Clark was the primary administrator for the PeopleSoft portal. PeopleSoft was a system that housed sensitive personnel and student data, such as accounting records, social security numbers, contact information, payroll, financial aid, and grades. As the Portal Administrator, Clark was responsible for, among other things, maintaining and securing the PeopleSoft system, customizing PeopleSoft for the needs of BYUH's faculty, staff, and students, and troubleshooting technical and user issues.

Id. ¶ 12, PageID #s 1539-40. BYU-Hawaii's Human Resources Department set the salary grade for the Portal Administrator position at “53.” Schlag says that “the Portal Administrator position was more complex than the Web Architect position because PeopleSoft requires a deeper level of technical understanding. A Web Architect uses well-developed tools and standards to make web pages. A Portal Administrator, on the other hand, needs to use tools that are harder to use, and the required skills are less prevalent in the labor marketplace.” Id. ¶ 13, PageID # 1540. Schlag also viewed Clark's college degree as more relevant to her position than Jinadasa's degree was to his. Id. ¶ 17, PageID # 1541.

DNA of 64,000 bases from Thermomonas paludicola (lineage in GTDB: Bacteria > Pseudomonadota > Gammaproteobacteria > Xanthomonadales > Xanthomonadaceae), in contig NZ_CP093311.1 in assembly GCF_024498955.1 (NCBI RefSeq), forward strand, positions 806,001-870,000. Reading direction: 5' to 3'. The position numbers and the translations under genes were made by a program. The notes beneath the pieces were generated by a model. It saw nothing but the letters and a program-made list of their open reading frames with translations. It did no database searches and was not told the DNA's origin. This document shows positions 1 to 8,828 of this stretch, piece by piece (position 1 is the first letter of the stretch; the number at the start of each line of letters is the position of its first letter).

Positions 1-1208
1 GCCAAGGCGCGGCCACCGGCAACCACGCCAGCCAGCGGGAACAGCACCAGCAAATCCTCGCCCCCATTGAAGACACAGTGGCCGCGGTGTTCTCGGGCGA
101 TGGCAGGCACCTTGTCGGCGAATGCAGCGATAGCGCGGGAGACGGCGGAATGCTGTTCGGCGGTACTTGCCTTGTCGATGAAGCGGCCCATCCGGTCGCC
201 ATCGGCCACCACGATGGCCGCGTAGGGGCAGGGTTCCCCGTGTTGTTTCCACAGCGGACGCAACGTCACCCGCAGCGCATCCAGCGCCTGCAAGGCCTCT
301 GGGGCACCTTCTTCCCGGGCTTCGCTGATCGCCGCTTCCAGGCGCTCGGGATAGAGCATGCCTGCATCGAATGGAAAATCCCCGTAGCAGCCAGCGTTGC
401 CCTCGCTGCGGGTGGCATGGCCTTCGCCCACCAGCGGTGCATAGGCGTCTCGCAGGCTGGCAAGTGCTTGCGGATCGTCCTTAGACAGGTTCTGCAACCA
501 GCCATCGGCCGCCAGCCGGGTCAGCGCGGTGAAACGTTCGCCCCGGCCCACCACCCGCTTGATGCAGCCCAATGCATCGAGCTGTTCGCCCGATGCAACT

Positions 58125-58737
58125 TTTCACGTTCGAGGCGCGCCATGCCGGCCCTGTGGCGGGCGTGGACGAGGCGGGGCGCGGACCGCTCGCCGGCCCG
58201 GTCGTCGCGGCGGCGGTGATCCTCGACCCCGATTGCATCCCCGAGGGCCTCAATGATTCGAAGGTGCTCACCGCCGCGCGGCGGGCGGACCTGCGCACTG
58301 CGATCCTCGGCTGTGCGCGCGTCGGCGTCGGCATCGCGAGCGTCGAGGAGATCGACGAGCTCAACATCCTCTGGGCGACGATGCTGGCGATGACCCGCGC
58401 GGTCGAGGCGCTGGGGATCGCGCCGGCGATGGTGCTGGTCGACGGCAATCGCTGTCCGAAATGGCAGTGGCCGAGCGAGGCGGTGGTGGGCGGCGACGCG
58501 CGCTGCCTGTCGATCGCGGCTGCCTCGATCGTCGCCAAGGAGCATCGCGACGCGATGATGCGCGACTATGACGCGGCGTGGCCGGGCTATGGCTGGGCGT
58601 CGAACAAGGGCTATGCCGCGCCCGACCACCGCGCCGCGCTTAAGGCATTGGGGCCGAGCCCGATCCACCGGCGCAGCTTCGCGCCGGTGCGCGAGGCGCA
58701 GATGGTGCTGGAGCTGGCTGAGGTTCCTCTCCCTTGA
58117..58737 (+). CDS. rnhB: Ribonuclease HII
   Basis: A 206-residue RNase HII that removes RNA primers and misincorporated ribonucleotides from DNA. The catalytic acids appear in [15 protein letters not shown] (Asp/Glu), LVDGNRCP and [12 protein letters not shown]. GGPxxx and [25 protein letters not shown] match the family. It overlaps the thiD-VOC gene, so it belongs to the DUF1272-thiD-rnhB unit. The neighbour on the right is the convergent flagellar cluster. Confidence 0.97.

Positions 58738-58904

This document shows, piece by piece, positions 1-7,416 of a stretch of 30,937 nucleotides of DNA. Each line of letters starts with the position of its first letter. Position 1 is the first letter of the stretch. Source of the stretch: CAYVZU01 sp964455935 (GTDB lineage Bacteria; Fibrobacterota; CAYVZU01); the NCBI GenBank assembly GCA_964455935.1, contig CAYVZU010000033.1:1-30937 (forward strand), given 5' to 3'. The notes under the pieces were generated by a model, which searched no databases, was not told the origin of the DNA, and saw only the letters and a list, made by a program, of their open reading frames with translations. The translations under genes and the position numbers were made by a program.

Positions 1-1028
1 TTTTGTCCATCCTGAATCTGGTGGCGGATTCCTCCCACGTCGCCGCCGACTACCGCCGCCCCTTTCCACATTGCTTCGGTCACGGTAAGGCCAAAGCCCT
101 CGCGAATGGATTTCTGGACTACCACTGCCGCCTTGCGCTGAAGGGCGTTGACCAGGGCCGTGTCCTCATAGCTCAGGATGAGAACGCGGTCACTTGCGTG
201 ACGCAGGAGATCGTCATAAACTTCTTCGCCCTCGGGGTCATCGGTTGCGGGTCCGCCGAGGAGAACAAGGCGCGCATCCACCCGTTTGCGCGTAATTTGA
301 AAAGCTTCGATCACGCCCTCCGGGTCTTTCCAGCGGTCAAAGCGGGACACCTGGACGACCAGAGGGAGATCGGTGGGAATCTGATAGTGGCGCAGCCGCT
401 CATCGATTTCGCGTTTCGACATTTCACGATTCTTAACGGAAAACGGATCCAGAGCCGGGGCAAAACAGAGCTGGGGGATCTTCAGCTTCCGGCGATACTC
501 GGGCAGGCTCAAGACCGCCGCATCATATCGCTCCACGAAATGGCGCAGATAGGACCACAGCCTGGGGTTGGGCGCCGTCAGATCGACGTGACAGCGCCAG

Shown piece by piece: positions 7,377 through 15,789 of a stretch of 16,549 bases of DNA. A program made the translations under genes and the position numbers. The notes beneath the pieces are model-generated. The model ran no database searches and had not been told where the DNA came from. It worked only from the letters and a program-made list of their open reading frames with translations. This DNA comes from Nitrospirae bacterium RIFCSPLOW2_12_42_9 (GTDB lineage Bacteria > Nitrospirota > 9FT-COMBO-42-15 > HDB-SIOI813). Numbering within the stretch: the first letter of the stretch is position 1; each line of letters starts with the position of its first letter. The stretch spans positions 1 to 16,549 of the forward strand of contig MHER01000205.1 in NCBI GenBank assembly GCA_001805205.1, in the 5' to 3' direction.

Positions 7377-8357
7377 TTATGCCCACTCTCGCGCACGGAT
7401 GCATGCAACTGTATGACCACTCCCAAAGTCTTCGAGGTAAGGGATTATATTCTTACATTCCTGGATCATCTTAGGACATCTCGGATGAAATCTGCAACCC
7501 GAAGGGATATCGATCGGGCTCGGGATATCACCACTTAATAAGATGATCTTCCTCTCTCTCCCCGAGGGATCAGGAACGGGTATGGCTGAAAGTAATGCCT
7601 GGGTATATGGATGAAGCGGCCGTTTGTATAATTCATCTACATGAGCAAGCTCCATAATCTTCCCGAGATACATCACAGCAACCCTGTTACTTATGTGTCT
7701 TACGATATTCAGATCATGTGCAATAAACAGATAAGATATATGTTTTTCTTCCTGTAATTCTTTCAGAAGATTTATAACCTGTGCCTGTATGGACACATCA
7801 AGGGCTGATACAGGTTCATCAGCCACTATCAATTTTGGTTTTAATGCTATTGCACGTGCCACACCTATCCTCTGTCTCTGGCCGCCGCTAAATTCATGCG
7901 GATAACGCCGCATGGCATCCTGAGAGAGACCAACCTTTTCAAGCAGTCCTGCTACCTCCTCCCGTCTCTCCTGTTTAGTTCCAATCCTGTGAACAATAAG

Jinadasa and Clark had different jobs with different responsibilities. On the present record, they cannot be said to have been similarly situated. Even if Jinadasa could be said to have been a better employee with more responsibilities than Clark, and even if his Web Architect position could be deemed more important than Clark's Portal Administrator position, that would not support a prima facie case of disparate treatment of similarly situated employees. BYU-Hawaii was allowed to pay different amounts to employees in different positions even if someone else might have equated certain job duties or backgrounds. BYU-Hawaii's determination of what it chose to value does not, absent more, show discrimination against employees based on race. Notably, the lower job classification that resulted in the lower salary for the Web Architect position was set before Jinadasa had even applied for the job. This court therefore looks at whether Jinadasa has more than the differing valuations to support his claim of unequal pay based on race.